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  • Magical suspense that’s very intriguing

    Ok I have to start by mentioning the absolutely gorgeous cover which captured my attention. A new author to me and it’s a difficult story to categorise. A little bit magical with myths and legends, a budding romance and then there’s the dark aspects that certainly were intriguing. I enjoyed this the first book in this series and thought the family who dominated this story have a lot more to share with the reader as their Lithuanian and innate magical heritage certainly felt unique. If you enjoy suspense that’s a wee bit gothic than this is certainly worth your time. Plus the author brings the landscape she’s writing about to life. My only real criticism is that I’d have preferred a little more of the couple getting to know each other. Plus there’s a lovely dog and a rather unusual cat but my lips are sealed. I believe this is aimed at adults but I see no reason why younger readers wouldn’t enjoy this too as it certainly would fit into the YA category too. This voluntary take is of a copy I requested from Netgalley and my thoughts and comments are honest and I believe fair

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  • Enjoyable, slightly scary fantasy

    A few words on this story... It was scarier than I was expecting. Folklore can be brutal. The book is well written. There is strong world building and the characters within it are believable and likeable. I hope there will be more books in this series. Lithuanian mythology is fascinating. Thank you to the publisher for granting me an ARC copy of this book through NetGalley.

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  • Engaging Fantasy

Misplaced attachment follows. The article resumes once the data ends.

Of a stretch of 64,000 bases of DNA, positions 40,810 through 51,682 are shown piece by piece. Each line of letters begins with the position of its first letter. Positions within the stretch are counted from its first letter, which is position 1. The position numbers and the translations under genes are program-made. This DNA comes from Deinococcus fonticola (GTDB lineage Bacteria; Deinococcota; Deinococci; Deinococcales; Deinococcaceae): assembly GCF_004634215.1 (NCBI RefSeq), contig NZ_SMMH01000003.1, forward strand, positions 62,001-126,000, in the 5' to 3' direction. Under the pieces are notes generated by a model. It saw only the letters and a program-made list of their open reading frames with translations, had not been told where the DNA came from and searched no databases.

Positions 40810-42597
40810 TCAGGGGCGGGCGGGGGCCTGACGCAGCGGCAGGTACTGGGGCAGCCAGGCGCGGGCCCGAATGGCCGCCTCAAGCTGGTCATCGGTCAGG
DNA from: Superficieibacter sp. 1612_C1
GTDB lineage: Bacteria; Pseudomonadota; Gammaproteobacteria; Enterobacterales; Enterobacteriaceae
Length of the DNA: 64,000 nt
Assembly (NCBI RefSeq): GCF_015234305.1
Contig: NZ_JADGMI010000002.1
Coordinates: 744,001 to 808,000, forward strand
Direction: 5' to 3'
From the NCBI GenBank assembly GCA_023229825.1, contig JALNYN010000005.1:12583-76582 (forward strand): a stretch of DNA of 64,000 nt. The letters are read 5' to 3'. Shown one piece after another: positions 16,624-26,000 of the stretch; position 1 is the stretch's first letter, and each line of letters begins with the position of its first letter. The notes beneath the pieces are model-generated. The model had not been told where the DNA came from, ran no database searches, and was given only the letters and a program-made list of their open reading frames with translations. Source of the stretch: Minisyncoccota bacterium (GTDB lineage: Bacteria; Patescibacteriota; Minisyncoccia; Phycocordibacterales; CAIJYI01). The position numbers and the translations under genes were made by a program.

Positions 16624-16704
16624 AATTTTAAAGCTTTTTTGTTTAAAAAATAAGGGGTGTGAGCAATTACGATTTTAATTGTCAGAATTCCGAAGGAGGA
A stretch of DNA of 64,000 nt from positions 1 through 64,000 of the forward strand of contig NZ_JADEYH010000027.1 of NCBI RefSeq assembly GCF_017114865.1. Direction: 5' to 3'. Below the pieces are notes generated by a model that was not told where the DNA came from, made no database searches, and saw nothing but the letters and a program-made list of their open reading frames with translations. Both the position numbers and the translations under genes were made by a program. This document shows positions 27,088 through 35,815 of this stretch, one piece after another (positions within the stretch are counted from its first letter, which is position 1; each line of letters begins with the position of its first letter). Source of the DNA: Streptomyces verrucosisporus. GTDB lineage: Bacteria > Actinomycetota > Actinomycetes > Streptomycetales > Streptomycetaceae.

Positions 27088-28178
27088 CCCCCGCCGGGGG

𝑻𝒂𝒌𝒂𝒌𝒖𝒔𝒉 is a paranormal fantasy that mostly focuses on Elena Lukas, a young professor, who has just returned to her childhood home and family B&B business in Olympia, Washington, after a painful romantic breakup. She is to start a job at a local university in the fall. Elena's family has the fate of serving a powerful Lithuanian goddess. At first, she is not ready to accept this, but when she is contacted by a local wildlife ranger for help in dealing with some strange animal attacks, she naturally calls on the goddess's powers. I chose to read this because fantasy is a genre that appeals to me, and I enjoyed the premise of this tale. Once the story gets moving, I found that the mood was expertly set, the details of The Capitol Forest were well-written, and the mood was fittingly eerie. There is a mythical creature stalking the forest, a mutant-looking bear, using a kind of black magic on its prey. And now, it's after Elena. A later part of the story involves Gabby, Elena's younger sister, a high school freshman. One night, she goes missing. It is during Gabby's encounter with her attacker that we are finally introduced to Takakush. At this point, I must confess, I became somewhat confused about the relationship between these two creatures-- I'm not sure if I missed something, or if there is to be a sequel. I enjoyed the characters in Elena's family, and the backstory about the family B&B, complete with her mother Mina's struggle to please the over-the top eccentric travel column critic. Elena's romance with Boone, the Capitol Forest ranger, escalated quickly, but then, this is a fantasy--I'm personally not bothered by that. Also, Elena's grandmother was a treat. And, of course, Boone's dog Ohto. Ohto was great. I did think that some of the dialogue seemed unlikely, but it didn't really detract much from the storyline. One critical note I would add is really just a formatting issue: the book is not only separated by chapters, but by subtitles, informing the reader of the point of view and location that follows. This is really not necessary, and I felt it hindered the flow of my reading. It's possible that these subtitles (if that is what I should call them) are not present in the final draft of the book. Overall, this was an interesting read for those who enjoy an exotic fantasy. Many thanks to Netgalley for this pleasant opportunity!

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